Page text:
The most common accidents our cars are likely to experience in typical day to day street driving — light damage, no injuries — aren’t well understood because they’re not reported to police. Yet according to National Highway Traffic Safety Administration (NHTSA) data, these incidents account for 55% of all crashes. It’s hard to know what’s really going on out on the streets unless you’re doing miles and miles of driving every day. And that’s exactly what we’ve been doing with our fleet of 20+ self-driving vehicles and team of safety drivers, who’ve driven 1.7 million miles (manually and autonomously combined). The cars have self-driven nearly a million of those miles, and we’re now averaging around 10,000 self-driven miles a week (a bit less than a typical American driver logs in a year), mostly on city streets.

In the spirit of helping all of us be safer drivers, we wanted to share a few patterns we’ve seen. A lot of this won’t be a surprise, especially if you already know that driver error causes 94% of crashes.

If you spend enough time on the road, accidents will happen whether you’re in a car or a self-driving car. Over the 6 years since we started the project, we’ve been involved in 11 minor accidents (light damage, no injuries) during those 1.7 million miles of autonomous and manual driving with our safety drivers behind the wheel, and not once was the self-driving car the cause of the accident.

Rear-end crashes are the most frequent accidents in America, and often there’s little the driver in front can do to avoid getting hit; we’ve been hit from behind seven times, mainly at traffic lights but also on the freeway. We’ve also been side-swiped a couple of times and hit by a car rolling through a stop sign. And as you might expect, we see more accidents per mile driven on city streets than on freeways; we were hit 8 times in many fewer miles of city driving. All the crazy experiences we’ve had on the road have been really valuable for our project. We have a detailed review process and try to learn something from each incident, even if it hasn’t been our fault.

Not only are we developing a good understanding of minor accident rates on suburban streets, we’ve also identified patterns of driver behavior (lane-drifting, red-light running) that are leading indicators of significant collisions. Those behaviors don’t ever show up in official statistics, but they create dangerous situations for everyone around them.

Lots of people aren’t paying attention to the road. In any given daylight moment in America, there are 660,000 people behind the wheel who are checking their devices instead of watching the road. Our safety drivers routinely see people weaving in and out of their lanes; we’ve spotted people reading books, and even one playing a trumpet. A self-driving car has people beat on this dimension of road safety. With 360 degree visibility and 100% attention out in all directions at all times; our newest sensors can keep track of other vehicles, cyclists, and pedestrians out to a distance of nearly two football fields.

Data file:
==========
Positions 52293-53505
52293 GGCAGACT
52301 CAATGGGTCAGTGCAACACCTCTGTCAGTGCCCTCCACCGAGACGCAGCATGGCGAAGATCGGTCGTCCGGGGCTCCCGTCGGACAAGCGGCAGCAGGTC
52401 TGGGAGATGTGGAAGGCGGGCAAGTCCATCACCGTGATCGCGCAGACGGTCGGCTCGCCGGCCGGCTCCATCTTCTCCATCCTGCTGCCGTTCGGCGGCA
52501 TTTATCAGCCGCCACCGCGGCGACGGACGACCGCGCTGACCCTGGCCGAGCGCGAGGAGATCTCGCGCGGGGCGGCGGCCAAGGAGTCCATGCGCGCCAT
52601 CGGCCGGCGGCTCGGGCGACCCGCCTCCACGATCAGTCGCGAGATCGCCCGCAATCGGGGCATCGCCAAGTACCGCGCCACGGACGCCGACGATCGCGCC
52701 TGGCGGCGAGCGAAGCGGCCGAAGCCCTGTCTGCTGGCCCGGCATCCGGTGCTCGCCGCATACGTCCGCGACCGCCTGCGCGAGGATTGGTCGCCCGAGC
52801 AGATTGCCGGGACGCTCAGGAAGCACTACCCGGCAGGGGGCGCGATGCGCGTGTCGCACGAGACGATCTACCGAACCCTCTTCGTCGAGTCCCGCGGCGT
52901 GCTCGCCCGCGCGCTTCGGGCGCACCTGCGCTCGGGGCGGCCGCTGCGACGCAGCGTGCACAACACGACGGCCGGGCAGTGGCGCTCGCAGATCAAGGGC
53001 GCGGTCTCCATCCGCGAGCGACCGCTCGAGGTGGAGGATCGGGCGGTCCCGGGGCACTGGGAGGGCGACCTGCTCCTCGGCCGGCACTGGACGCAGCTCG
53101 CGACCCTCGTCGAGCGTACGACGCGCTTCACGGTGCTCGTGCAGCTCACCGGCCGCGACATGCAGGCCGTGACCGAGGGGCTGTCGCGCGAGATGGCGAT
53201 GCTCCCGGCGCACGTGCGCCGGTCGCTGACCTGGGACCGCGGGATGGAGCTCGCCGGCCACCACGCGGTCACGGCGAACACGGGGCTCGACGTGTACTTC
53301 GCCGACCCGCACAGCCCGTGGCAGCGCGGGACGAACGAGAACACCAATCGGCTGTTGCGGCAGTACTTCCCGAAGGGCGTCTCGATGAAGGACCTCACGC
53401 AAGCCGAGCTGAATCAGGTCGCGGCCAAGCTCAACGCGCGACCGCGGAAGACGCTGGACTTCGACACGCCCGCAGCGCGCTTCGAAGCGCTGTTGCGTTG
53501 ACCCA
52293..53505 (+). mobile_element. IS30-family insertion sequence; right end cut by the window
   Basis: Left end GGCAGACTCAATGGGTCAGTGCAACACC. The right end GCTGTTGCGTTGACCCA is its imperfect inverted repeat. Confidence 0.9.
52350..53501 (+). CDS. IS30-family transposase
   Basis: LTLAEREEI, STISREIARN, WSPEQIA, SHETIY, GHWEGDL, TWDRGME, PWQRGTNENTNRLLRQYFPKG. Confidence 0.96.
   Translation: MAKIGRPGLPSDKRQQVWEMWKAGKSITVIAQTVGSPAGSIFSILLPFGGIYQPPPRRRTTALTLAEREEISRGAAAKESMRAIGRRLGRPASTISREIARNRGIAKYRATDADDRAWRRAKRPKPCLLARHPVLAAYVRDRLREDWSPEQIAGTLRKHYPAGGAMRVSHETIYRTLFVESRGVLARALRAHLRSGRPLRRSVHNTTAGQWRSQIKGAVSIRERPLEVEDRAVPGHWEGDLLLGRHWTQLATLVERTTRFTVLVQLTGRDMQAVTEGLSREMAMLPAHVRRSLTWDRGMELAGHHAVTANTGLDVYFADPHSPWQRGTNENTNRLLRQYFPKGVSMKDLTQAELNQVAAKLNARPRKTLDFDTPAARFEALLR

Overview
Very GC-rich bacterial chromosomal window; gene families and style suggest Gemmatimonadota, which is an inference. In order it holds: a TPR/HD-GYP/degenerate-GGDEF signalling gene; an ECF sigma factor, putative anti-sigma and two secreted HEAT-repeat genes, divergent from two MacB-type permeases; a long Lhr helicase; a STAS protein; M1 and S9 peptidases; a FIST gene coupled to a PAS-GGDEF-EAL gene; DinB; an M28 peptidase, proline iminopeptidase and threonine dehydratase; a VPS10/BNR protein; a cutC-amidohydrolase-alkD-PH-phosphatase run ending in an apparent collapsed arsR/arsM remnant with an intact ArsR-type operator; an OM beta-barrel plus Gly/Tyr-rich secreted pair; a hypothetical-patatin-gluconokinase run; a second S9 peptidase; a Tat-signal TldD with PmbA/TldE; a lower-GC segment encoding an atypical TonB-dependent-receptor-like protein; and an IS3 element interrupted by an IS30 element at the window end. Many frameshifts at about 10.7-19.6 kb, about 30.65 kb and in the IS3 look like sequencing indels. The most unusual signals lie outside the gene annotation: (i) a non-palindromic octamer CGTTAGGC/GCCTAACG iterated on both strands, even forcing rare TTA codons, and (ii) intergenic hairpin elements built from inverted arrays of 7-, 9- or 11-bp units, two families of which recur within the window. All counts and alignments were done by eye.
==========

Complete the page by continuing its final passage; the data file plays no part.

Intersections can be scary places. Over the last several years, 21% of the fatalities and about 50% of the serious injuries on U.S. roads have involved intersections. And the injuries are usually to pedestrians and other drivers, not the driver running the red light. This is why we’ve programmed our cars to pause briefly after a light turns green before proceeding into the intersection — that’s often when someone will barrel impatiently or distractedly through the intersection.

In this case, a cyclist (the light blue box) got a late start across the intersection and narrowly avoided getting hit by a car making a left turn (the purple box entering the intersection) who didn’t see him and had started to move when the light turned green. Our car predicted the cyclist’s behavior (the red path) and did not start moving until the cyclist was safely across the intersection.

Turns can be trouble. We see people turning onto, and then driving on, the wrong side of the road a lot — particularly at night, it’s common for people to overshoot or undershoot the median.

In this image you can see not one, but two cars (the two purple boxes on the left of the green path are the cars you can see in the photo) coming toward us on the wrong side of the median; this happened at night on one of Mountain View’s busiest boulevards.

Other times, drivers do very silly things when they realize they’re about to miss their turn.

A car (the purple box touching the green rectangles with an exclamation mark over it) decided to make a right turn from the lane to our left, cutting sharply across our path. The green rectangles, which we call a “fence,” indicate our car is going to slow down to avoid the car making this crazy turn.

And other times, cars seem to behave as if we’re not there. In the image below, a car in the leftmost turn lane (the purple box with a red fence through it) took the turn wide and cut off our car. In this case, the red fence indicates our car is stopping and avoiding the other vehicle.

These experiences (and countless others) have only reinforced for us the challenges we all face on our roads today. We’ll continue to drive thousands of miles so we can all better understand the all too common incidents that cause many of us to dislike day to day driving — and we’ll continue to work hard on developing a self-driving car that can shoulder this burden for us.

Chris Urmson is director of Google’s self-driving car program.